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North Korea's Kim Jong Il dies; South goes on high alert

Seoul put South Korean forces on high alert and Pyongyang urged an increase in its "military capability" as the death of North Korea's leader Kim Jong Il spurred fresh security concerns in the tense region.

(CNN) Seoul - A tearful state TV broadcaster reported Kim's death Monday. She said the 69-year-old leader died Saturday due to "overwork" while "dedicating his life to the people."

North Korea's official KCNA news agency said Kim suffered "great mental and physical strain" while on a train. Kim, who had been treated for "cardiac and cerebrovascular diseases for a long period," suffered a heart attack on Saturday and couldn't be saved despite the use of "every possible first-aid measure," according to the agency.

In the country where Kim was revered as "dear leader," passers-by wept uncontrollably on the streets of Pyongyang.

"My leader, what will we do? It's too much! It's too much!" one person sobbed. "Leader, please come back. ... You cannot leave us. We will always wait for you, Leader."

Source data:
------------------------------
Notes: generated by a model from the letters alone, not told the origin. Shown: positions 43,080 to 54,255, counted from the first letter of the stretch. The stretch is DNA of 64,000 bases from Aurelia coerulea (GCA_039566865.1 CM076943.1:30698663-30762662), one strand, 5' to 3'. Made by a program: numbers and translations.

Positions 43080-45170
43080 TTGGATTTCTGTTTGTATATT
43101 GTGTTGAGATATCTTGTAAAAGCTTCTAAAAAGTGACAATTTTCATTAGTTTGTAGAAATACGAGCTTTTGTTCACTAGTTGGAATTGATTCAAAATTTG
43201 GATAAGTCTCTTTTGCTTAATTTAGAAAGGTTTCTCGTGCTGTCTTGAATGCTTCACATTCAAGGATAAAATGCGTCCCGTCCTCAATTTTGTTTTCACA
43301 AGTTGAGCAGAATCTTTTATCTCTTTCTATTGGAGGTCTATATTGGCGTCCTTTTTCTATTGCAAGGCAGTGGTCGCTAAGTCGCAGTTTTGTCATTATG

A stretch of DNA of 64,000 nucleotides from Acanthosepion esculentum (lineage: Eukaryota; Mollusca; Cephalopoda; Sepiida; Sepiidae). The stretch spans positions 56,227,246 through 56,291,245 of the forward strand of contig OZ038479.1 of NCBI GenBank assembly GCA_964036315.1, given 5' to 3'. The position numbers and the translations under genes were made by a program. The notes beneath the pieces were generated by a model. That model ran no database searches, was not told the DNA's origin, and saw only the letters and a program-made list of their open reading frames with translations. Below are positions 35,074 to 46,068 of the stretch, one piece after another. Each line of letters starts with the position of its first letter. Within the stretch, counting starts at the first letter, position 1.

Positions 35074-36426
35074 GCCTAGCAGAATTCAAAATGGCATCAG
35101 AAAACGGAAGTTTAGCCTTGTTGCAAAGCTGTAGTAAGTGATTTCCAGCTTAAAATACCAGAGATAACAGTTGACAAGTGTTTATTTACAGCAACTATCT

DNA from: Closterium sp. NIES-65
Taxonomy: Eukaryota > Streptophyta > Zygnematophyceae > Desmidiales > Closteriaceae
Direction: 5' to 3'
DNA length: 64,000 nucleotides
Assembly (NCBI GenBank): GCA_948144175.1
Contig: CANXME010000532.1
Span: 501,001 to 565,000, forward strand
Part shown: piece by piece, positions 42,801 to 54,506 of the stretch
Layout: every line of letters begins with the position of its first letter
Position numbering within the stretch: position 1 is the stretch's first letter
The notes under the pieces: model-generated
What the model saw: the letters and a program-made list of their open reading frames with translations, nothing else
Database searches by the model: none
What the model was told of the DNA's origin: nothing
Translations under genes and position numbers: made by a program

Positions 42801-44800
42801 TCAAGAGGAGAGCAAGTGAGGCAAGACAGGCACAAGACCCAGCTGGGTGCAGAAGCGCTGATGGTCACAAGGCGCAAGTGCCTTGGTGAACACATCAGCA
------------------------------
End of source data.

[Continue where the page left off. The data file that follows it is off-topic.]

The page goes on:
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Geopolitics

The Rush For Africa Is Getting Crowded — Who Will Be Shut Out?

African countries have shown through the Ukrainian war that their support should not be taken for granted. Chinese, Americans, Europeans and others are competing for influence on a continent that has become a global prize.

photo of Central business district Nairobi, Kenya

Central business district Nairobi, Kenya

Donwilson Odhiambo/ZUMA
Pierre Haski

-Analysis-

PARIS — There was a time when the great powers of the world would compete against each other to conquer vast territories of the African continent. Today, they are instead vying to seduce, convince, and sometimes buy the support of countries that have never been so eagerly courted.

The 55 African States carry real value (no matter the criterion — be it economic, political, security, demographic) that leaves no one indifferent. Within two decades, China has become the lead partner of the continent, supplanting the former colonial powers; Russia is regaining its areas of influence from the old Soviet days, spearheaded by the Wagner paramilitary group; the Americans are back too; Turkey, India, Japan, and Brazil also have a dog in the fight.

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